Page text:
British Olympic Association chairman Colin Moynihan says "toothless gestures towards zero tolerance" mean "drugs cheats" will compete at London 2012.
And he said the BOA lifetime Olympic ban for British athletes guilty of doping offences should remain in place.
"We now have a situation where drugs cheats will be able to compete in London 2012," Moynihan said.
"We must decide: is the outcome we want a watered-down, increasingly toothless gesture towards zero tolerance?"
American LaShawn Merritt is able to run in next year's London Olympics after
Although the BOA has no jurisdiction over an American athlete, the case has renewed pressure on the association to alter its own hardline policy.
"Much has been made of the fact that there is no room for redemption in the BOA's lifetime ban," Moynihan told the International Federations Forum in Lausanne, Switzerland.
"It is argued that Olympic values should include the indulgence of human frailty, forgiveness and redemption and that the mark of a true justice system is the prospect of reform and redemption that it offers.
"These are important values and society as a whole is defined and enhanced by our recognition and adoption of them. To err, after all, is human.
"However, I believe we need to ask where is the redemption for the clean athlete denied selection by a competitor who has knowingly cheated?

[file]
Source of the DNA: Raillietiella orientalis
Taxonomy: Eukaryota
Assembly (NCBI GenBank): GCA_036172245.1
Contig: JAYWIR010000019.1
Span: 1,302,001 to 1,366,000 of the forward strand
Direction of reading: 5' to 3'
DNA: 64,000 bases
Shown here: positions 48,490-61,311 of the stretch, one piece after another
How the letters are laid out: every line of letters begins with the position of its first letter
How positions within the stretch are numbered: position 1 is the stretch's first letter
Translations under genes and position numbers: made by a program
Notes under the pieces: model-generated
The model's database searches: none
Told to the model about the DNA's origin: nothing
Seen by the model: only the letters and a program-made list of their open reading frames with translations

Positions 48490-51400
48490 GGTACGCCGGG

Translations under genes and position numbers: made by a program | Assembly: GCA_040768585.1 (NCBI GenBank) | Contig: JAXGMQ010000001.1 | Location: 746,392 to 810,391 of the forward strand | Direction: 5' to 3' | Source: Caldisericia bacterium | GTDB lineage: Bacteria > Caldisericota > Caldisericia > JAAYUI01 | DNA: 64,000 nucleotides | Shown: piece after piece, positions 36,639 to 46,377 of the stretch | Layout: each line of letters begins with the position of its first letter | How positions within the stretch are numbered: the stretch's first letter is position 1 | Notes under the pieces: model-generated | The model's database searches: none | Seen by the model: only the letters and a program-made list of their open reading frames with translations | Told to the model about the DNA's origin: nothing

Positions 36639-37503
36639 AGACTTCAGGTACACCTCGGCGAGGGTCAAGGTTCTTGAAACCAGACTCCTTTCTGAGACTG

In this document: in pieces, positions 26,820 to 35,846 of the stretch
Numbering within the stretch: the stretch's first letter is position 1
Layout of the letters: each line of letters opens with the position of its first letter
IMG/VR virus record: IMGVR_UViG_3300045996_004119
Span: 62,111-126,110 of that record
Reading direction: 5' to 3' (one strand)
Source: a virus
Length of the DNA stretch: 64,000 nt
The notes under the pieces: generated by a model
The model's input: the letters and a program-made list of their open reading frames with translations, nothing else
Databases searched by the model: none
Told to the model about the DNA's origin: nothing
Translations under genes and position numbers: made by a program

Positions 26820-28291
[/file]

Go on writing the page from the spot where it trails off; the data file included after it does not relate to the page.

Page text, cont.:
"What is worse the cheat, possibly with a lifelong benefit of a course of growth hormones and other drugs, is back again. Under the current Wada Code, if he times his two-year ban correctly he is ready to deny another clean athlete selection for the following Olympic Games.
"So now is a time for change, now is a time for informed review, and now is a time to refocus on our drive to identify those who knowingly cheat their fellow competitors."
Merritt was banned for nearly two years in 2010 for failing three tests for a banned steroid.
This was later reduced to 21 months but the American was still due to miss London 2012 under the International Olympic Committee's policy of banning athletes given a doping suspension of more than six months from competing in the next Games.
But Merritt and the United States Olympic Committee argued it went beyond World Anti-Doping Agency (Wada) sanctions of a maximum two-year ban and took their case to the Court of Arbitration for Sport, which overturned the ban.
This has led to speculation that other athletes, including Briton Dwain Chambers - who failed in a previous attempt to overturn his BOA ban prior to the 2008 Beijing Olympics - may attempt similar appeals.
The BOA's bylaw means any British athlete who is banned for longer than six months for doping offences can never again compete for Britain in the Olympics.